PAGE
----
Monday, November 05, 2018

The norms of contact improvisation dance

Every social environment puts some limits on human conduct and expects consent to certain type of conduct. The limits can concern matters ranging from sexual conduct and bodily functions, which are so internalized that they get hardly ever spoken about, to expectations of being quiet as part of a concert audience. Expected (implied) consent may be to being in presence of people consuming alcohol or to hearing vulgar language in a bar. It might be said that in imposing the limits and implying consent a given social environment is coercive.

At any rate, a social environment defines a norm - a normal behavior and conduct. We know the standard concert hall ceremony when the orchestra comes in first, takes the seats, and then stands up when the conductor comes in while the audience claps until the conductor turns to the orchestra and raises the baton - then the audience falls silent and music can begin. This is normal conduct for a concert and the details are not important. People in their individual roles are to behave normally in order for the expected function of the gathering to be accomplished - in this example it is that of making music.

Physical contact is the norm in CI

I would submit that in contact improvisation (CI) we normalize physical contact. This is in contrast to most other social interactions where physical contact is very much avoided. Forms of dance other than CI allow physical contact but there it exists in service to some other goal: constructing the form of the dance or delivering an expressive experience. The examples of tango and butoh come to mind from my own experience. In CI physical contact is the main goal.

When I say that CI normalizes physical contact it means that within CI we can answer the question what normal physical contact is. Thus:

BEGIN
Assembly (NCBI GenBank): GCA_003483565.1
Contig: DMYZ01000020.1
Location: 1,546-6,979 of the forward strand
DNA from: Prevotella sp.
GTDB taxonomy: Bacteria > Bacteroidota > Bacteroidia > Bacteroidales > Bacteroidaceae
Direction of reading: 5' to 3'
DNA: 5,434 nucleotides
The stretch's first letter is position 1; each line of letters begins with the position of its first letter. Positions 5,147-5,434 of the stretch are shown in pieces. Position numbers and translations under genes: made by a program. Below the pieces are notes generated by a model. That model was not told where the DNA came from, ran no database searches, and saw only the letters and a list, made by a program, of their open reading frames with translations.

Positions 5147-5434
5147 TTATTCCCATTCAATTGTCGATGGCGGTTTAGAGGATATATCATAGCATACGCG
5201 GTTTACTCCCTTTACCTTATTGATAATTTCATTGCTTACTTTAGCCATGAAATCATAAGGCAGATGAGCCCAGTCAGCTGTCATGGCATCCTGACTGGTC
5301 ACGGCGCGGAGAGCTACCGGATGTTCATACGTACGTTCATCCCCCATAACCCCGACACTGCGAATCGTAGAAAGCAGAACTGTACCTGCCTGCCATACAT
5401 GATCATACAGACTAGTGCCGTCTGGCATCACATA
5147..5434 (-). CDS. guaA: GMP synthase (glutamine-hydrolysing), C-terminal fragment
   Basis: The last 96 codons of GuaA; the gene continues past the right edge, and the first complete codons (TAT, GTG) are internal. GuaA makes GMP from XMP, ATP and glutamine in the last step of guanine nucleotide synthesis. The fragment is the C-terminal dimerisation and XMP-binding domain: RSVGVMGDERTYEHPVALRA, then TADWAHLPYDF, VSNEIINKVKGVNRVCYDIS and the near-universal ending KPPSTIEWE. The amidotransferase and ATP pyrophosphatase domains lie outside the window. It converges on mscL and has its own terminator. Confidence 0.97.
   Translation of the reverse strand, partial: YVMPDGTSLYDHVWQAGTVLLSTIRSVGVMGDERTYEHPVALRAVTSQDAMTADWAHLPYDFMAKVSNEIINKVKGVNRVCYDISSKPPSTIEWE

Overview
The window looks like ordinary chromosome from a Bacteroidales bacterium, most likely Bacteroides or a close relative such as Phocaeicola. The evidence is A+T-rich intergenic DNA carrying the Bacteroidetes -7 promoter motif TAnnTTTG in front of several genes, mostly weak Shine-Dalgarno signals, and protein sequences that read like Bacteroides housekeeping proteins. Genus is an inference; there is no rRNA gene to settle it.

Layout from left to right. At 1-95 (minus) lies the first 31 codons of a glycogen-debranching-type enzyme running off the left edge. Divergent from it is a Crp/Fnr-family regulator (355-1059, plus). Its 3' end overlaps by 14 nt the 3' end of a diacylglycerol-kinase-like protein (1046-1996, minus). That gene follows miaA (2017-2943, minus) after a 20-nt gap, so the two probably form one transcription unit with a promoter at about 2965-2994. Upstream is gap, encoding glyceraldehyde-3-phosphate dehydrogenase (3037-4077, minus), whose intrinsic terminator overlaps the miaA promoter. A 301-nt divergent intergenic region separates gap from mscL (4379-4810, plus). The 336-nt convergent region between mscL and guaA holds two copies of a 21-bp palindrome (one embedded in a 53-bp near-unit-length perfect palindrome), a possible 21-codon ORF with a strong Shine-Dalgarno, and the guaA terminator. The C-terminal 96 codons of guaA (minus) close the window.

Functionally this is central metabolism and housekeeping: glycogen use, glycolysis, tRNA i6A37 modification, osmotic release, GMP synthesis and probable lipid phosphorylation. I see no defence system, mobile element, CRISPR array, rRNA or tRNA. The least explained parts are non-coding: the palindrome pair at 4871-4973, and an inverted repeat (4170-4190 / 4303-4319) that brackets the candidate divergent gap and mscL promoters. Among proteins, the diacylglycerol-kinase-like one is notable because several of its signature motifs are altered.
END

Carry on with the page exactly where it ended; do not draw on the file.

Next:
• contact anywhere the pressure of the body is felt - including weight due to gravity
  • contact is not insistent - it can be stopped or changed at any moment
  • contact is not inquisitive, not an examination aimed at knowledge of the other body as an object
  • contact is protective - of one's own body and of the body of the other

Many would agree that this is a very broad and liberal definition of normal conduct.

The question of consent.

The form of the group dance involves expression of wishes and limits (boundaries) about actions and situations that a participant can get into or not. These are best handled non-verbally. Wishes are less than demands whereas limits are more than dislikes. It is the responsibility of the individual participant to step out of activities they dont want to be in. It is an art of its own to express one's wish in a group in such a manner that it becomes fulfilled. The art develops with practice. Between the wish and limit there is a place of discomfort - while frustrating for the beginner, with experience it becomes an ideal place of departure into a new activity.

Departure from normal CI behavior

Participants who wish to conduct themselves outside of the normal physical contact - for example to perform acrobatics - should certainly negotiate their mutual consent. Their nonconforming conduct would ideally not disturb the normal conduct of others. Those who have not negotiated participation in nonconforming conduct should stay away. It is perhaps needless to say that if too many participants opt for nonconforming behavior then we will see a breakdown of the form.